I haven’t written in a while. Believe me, dear reader, it is not for a lack of trying.
Countless mornings have been spent staring at a blank piece of paper trying to make the words come out of me, like trying to squeeze the last bit of toothpaste out of an empty tube. I want to write. I enjoy it. I am grateful to the platform Bad Faith Times has provided me. Grateful for the opportunity to use the mostly useless thoughts in my head to contribute in some small way to the Bad Faith Times and the broader political project it is a part of.
I know writing is good for me. Good for my mental health, my confidence. I can’t convey how much the positive feedback I’ve received, from both online and real life friends, has meant to me. Yet still, I can’t make myself do it.
Even as I sit here writing this my brain is filled with self hate and doubt. “No one gives a shit, Tony,” that internal voice tells me. “You’re not good at this.” “You’re just complaining and oversharing." As the pen moves across this paper I find myself fighting the urge to stop. To give up. To believe that little part of my brain that tells me I’m not good enough, that I’m a failure and what I think isn’t worth the time someone will put into reading this.
When my brain is thinking rationally, in those fleeting moments of lucidity, I can convince myself this isn't true. I tell myself that the people who have complimented my work actually mean it, the people in my life who love me actually love me, and that I am deserving of that love. I try to extend the empathy I have for others to myself. Unfortunately, my brain doesn't always think rationally. Like millions of Americans I suffer from a mental health disorder, bipolar disorder. I spend much of my time in a pit of self loathing, trying to claw my way out only to be kicked back in, undoing any progress I have made. I spend so much of my mental effort trying and failing to quiet that internal voice that is trying to kill me. It’s exhausting and leaves little mental energy for anything else.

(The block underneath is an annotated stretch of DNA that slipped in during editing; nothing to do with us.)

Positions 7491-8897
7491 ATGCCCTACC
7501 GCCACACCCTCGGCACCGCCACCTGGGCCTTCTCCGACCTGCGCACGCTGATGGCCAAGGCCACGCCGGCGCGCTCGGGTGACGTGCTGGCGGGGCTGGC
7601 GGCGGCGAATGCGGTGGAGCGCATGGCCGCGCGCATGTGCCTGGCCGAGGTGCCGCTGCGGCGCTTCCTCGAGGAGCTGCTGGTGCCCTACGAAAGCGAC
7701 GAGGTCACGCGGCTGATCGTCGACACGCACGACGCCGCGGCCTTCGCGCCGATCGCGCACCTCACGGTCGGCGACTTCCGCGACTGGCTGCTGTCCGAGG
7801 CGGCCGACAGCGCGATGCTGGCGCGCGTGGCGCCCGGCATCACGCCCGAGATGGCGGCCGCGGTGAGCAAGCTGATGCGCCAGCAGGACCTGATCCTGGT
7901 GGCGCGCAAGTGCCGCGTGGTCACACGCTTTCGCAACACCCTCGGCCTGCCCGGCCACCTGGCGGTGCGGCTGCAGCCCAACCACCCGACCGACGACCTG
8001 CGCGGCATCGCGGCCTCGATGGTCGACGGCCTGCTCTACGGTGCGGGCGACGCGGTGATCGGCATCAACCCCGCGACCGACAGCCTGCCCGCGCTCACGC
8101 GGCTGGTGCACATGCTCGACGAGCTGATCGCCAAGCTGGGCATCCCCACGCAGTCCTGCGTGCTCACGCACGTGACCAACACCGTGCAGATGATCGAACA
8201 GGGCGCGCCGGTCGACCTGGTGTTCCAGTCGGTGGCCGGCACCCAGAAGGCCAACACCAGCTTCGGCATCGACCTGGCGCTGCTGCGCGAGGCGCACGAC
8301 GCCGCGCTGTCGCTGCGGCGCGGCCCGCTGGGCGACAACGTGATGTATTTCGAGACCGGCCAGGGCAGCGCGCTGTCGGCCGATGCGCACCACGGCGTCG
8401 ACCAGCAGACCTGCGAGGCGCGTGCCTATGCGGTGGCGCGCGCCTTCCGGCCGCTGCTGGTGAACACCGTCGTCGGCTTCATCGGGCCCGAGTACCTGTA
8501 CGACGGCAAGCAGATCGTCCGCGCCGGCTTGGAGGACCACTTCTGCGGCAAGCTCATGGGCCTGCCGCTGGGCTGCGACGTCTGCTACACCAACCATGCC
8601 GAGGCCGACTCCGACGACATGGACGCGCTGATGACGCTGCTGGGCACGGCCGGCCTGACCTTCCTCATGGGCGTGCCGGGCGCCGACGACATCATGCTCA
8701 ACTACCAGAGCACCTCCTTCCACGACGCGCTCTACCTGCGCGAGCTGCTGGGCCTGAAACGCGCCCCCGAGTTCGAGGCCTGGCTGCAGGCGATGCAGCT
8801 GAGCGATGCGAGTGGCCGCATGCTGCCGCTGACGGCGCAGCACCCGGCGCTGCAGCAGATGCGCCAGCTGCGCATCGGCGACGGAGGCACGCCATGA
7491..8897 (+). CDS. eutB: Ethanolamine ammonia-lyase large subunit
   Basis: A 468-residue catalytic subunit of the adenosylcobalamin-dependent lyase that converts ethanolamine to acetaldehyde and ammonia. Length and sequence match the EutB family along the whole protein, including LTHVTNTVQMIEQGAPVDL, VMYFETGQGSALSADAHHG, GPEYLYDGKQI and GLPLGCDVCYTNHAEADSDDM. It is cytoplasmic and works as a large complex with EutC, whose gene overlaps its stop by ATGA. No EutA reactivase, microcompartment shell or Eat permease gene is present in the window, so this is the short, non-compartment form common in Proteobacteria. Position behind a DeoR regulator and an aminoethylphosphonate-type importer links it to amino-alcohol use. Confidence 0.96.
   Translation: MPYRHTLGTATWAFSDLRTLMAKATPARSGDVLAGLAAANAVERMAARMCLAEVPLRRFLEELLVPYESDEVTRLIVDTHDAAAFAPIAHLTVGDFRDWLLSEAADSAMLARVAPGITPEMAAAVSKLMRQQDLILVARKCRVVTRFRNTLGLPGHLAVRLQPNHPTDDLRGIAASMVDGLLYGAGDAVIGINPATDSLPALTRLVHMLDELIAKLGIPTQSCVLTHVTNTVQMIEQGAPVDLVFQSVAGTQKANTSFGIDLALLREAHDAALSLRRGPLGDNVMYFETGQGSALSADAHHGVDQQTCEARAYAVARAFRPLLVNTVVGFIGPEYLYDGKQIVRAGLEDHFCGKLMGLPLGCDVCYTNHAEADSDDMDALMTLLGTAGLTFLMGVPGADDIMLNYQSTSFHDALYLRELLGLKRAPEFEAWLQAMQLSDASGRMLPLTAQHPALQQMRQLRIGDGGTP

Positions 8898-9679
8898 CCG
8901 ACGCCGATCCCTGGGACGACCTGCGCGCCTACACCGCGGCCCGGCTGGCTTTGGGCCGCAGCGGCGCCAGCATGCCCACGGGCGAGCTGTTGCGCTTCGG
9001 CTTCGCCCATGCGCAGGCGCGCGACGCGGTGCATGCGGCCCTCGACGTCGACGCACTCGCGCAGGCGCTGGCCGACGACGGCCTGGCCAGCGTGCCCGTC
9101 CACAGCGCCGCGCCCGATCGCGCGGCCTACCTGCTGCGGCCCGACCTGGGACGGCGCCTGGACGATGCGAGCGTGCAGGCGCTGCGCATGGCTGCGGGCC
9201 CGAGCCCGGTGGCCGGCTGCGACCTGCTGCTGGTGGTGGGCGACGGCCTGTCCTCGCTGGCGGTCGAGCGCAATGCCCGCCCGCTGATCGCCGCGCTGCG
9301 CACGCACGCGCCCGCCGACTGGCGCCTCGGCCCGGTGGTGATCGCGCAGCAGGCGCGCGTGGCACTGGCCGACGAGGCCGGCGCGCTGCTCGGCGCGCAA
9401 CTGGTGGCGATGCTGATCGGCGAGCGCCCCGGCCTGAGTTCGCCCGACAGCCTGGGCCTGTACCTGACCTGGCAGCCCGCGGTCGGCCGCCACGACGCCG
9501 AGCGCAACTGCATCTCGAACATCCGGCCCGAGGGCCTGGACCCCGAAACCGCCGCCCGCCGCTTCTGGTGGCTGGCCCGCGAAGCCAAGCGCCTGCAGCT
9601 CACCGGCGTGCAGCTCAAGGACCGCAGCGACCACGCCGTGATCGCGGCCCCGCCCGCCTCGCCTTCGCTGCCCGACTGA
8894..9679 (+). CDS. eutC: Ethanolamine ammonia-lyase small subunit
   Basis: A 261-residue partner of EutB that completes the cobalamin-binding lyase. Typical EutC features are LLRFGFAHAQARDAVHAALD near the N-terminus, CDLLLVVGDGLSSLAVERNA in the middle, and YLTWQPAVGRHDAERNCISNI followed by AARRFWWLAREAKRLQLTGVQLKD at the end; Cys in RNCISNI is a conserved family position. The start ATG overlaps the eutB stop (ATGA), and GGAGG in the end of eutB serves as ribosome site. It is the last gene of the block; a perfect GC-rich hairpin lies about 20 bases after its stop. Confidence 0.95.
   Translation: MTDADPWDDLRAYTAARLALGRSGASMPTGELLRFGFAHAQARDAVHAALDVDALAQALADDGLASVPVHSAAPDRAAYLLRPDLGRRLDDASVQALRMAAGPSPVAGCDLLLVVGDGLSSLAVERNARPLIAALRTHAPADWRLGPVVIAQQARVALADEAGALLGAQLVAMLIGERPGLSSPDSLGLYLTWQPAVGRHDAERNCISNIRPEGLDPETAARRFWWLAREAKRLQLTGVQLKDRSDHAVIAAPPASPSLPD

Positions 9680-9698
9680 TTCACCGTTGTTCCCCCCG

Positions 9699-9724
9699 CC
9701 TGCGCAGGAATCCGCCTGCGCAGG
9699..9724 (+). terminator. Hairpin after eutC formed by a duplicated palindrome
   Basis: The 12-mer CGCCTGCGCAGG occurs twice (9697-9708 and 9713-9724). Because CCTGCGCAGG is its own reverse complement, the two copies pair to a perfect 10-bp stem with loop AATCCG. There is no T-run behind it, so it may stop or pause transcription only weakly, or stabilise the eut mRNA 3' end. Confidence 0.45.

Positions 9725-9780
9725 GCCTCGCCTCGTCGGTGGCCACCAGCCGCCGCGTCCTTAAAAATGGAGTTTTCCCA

I am not telling you this to garner sympathy – or simply to complain about a particularly vile case of writer’s block – but to convey, to those unfamiliar, how someone with mental illness thinks. Conservative politicians and elites, steeped in their particular brand of bad faith, use the U.S. mental health crisis as a cudgel, usually deployed when a right-wing terrorist commits mass murder and they need to obscure their responsibility for creating them and giving them the weapons that make mass shootings possible. “We have a mental health crisis,” assholes like Ted Cruz say in a craven, disgusting way to distract from necessary gun control legislation and to keep those sweet, sweet NRA dollars rolling in.
Every time there is a mass shooting, an almost daily occurrence in our society, Republican politicians go on TV and talk about how this is just a “mental health problem.” As a mentally ill person, the implication is fucking insulting. My whole life I have been more of a danger to myself than anyone else. This is the case with most mentally ill people I know. Even those who lash out at the people around them tend to do this during spontaneous mental episodes, not planned and organized acts of evil.
There are also acts of violence and evil committed that can in no way be attributed to mental illness. Were the nazis mentally ill when they murdered 20 million people, including 6 million Jews, or were they carrying out a well-organized fascist political project to its obvious conclusion? Were the members of the Ku Klux Klan mentally ill when they killed and terrorized Black people, or were they an insurgent Confederate militia hellbent on perpetuating white supremacy? Was George W. Bush mentally ill when he illegally invaded Iraq, resulting in a million dead Iraqis? I could go on and on with acts of malice perpetrated by people no one would describe as mentally ill. But whenever a white guy shoots up a public space filled with people of color of LGBTQ folks, those on the right suddenly want to have a conversation about mental illness. Why is that?
It's Your Fault, And Your Fault Alone
In a country steeped in individualism, mental illness provides a convenient scapegoat for acts of terrorism. It allows people to ignore the broader systemic factors that contribute to violence and puts the blame solely on the moral failings of the individual. It nurtures the idea that if that person had simply gotten help they would not have committed that violent act. Never mind that they consume media that stokes fear and hatred for people different from them. Never mind that they live in a country where buying an assault rifle is easier than renting a car. If they had just gone to therapy and practiced a little mindfulness they wouldn't be evil.